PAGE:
The Panthers had also visited the store she allegedly managed. Employees said they had never heard of her, and there is still no word if Trout is an employee.
“I don’t know if they moved her further out to the suburbs or got rid of her, but their policy is to not comment on employees,” said Rick. “But, if there wasn’t an issue, why did they fly their corporate lawyer out?”
He added that with the multiple instances of racism and oppression in Milwaukee and the suburbs, people out there didn’t seem to care.
“If you go in there all tame and docile, nothing is going to get done, but if you go in there with a bunch of strong Black men and women, someone will take accountability,” said Rick.
Stop & Shop, 29th/Fond du Lac, Milwaukee
When videos pop up online, the Panthers are instantly notified. The phone rings, the messages come in and they assemble.
On Feb. 10, a video of a large mouse squirming throughout bags of chips on a rack at a Northside gas station set social media ablaze.
“We are the ones keeping them rich, I don’t see white folks coming down to 29th and Fond du Lac for a juice and chips, so you better respect us and take care of a rodent infestation,” King Rick said.
There were many calls placed to the health department, and when the Panthers visited the business, the owner showed them that pest control had come through. They also noticed there had been mouse traps and other pest control units in place.
Though it will take time for a rodent-free establishment, he acknowledged them for taking the steps to better the situation, although it might not have been addressed if the video hadn’t surfaced in the first place.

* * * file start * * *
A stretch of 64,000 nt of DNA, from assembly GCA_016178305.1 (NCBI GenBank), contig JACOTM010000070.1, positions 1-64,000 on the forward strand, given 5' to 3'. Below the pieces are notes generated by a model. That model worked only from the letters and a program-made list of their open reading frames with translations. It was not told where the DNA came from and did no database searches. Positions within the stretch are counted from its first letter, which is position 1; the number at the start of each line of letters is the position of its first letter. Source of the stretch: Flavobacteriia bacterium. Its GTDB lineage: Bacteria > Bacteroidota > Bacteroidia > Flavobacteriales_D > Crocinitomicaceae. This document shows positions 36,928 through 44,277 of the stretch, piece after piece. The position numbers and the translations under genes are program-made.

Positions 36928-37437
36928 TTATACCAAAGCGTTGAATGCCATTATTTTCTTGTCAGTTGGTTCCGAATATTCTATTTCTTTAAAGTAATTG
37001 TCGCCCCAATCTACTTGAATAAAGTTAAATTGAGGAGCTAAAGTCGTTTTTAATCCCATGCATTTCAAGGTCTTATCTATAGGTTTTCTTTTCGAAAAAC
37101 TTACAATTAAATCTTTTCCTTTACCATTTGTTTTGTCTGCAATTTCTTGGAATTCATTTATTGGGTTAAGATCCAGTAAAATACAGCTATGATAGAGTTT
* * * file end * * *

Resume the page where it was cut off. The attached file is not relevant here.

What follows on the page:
In a perfect Milwaukee, King Rick said all businesses would put funds back into the communities that have spent millions at their establishments.
Mobil, 95th/Brown Deer, Milwaukee
On Feb. 9, a Milwaukee man who was normally charged $2 for cigars was now being charged $2.10. He didn’t have the extra dime. When he questioned the clerk, an argument ensued. The worker called him and his five-year-old nephew the “N-Word.” He then threatened them with a gun.
He called Black Panthers right after it happened. They went to the gas station and literally shut it down.
“We didn’t let anybody into the gas station, we turned people away because that’s what needs to be done,” King Rick said. “Forget talking, we need action.”
They stayed until the police came. The clerk was cited and ordered to the D.A.
“If you’re going to be in our community, making money from our community, you will respect our community, and need to put back in our communities,” he said.
The Year of the Panther
Along with dealing with racial incidents in and around Milwaukee, the Original Black Panthers give back through community events and donations. They also perform community patrols and provide security for those in unsafe conditions. They also have meetings every Wednesday for people to air their grievances.
“Milwaukee is home to all the unfavorable statistics for African Americans, the hyper segregation, the worst place to raise a Black child and the highest incarceration rates. Where are the churches, politicians?”
For 2019, the Original Black Panthers of Milwaukee are planning to add voter awareness to their list to-do list.
“You know what would happen if we got 1,000 people to show up to a Common Council meeting?” King Rick asked. “We need to take the responsibility for our community and for 2020 we want people to ‘Get Woke to Vote.’”
This article originally appeared in the Milwaukee Courier.